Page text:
Summer has more or less arrived on the island of Newfoundland. True the wind swept alders along the coast do not have leaves yet but the birds are not waiting. The birds are heavily into the breeding season. The last of spring migration was a week ago.
It is time to look ahead into summer. The shearwaters and whales hunting for spawning capelin along the coast is something to look forward to. Maybe there will be a rare southern tern or rare dark hooded gull harbouring among the common local species. Some of the very rarest and oddest birds hardly on the rarity radar can show up in summer.
June is nesting month. There are lots of warblers and songbirds in the woods in their best plumages and singing up a storm. In two weeks the song will already be winding down and the songbirds will be looking a little rough around the edges.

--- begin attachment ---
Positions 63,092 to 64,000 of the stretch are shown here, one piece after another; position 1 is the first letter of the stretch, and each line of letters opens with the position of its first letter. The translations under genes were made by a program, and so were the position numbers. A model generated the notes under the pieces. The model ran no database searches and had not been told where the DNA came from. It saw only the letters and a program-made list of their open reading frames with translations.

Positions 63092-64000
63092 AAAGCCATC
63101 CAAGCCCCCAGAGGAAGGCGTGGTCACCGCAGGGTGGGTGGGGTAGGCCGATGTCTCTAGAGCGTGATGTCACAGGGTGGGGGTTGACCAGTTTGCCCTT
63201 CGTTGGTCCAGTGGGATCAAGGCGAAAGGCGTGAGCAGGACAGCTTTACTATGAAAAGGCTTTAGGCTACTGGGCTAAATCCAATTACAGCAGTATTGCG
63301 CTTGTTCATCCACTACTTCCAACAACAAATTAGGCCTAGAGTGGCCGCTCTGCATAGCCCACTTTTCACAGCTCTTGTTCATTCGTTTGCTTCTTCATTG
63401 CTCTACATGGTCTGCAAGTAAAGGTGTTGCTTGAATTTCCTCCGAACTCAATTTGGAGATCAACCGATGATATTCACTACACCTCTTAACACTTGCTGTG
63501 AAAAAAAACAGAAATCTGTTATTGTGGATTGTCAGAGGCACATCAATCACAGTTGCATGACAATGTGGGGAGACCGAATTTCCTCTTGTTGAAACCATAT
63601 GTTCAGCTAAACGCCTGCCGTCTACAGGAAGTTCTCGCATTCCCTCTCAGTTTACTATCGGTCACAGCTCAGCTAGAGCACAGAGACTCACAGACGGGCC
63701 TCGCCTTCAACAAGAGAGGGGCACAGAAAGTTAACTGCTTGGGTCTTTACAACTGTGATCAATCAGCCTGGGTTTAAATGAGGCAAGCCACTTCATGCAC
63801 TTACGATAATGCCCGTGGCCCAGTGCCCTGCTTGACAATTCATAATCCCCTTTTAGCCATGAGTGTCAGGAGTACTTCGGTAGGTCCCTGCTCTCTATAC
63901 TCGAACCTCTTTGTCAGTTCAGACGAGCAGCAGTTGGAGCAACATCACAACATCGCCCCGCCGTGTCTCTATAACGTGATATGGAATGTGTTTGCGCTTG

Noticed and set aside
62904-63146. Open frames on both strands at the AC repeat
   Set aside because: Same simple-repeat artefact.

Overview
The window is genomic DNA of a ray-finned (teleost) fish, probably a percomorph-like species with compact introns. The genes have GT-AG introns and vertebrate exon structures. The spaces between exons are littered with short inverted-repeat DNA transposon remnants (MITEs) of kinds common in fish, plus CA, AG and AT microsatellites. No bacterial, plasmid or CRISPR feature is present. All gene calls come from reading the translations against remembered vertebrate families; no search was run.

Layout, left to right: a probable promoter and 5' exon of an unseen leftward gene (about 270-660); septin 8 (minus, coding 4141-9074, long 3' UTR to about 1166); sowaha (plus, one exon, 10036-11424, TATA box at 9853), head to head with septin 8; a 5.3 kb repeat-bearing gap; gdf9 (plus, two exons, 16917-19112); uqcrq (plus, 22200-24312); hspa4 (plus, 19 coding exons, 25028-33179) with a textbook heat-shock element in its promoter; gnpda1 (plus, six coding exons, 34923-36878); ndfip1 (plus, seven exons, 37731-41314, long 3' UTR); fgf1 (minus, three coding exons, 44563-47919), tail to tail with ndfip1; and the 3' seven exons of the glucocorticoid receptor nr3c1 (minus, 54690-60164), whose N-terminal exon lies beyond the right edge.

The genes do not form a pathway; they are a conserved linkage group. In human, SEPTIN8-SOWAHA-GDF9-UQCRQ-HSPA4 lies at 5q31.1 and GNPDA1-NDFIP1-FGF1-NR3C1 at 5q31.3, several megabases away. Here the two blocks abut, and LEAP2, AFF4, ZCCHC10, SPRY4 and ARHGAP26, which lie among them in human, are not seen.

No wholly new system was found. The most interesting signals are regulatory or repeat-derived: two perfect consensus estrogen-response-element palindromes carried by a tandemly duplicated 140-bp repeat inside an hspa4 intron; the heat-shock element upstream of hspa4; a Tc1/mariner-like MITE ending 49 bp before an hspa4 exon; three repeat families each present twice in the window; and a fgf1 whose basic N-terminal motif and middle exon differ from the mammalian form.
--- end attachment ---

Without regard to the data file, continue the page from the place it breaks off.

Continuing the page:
It is easy to get complacent and let summer roll by. Don't let it happen to you! Below are a few pretty birds from the past weekend.
The Blackpoll Warbler, male above and female below, are one the commonest breeding warblers on the Avalon. They are attractive enough in their way.
The Black-and-white Warbler is also an abundant Avalon nesting warbler. And is the tamest and most curious warbler.
A pair of Pine Grosbeaks feeding on dandelions seeds on the roadside is a regular June sight across the province. Goldfinches, siskins and juncos also take advantage of this food source. The pink of the males Piner turns a more fiery red in summer.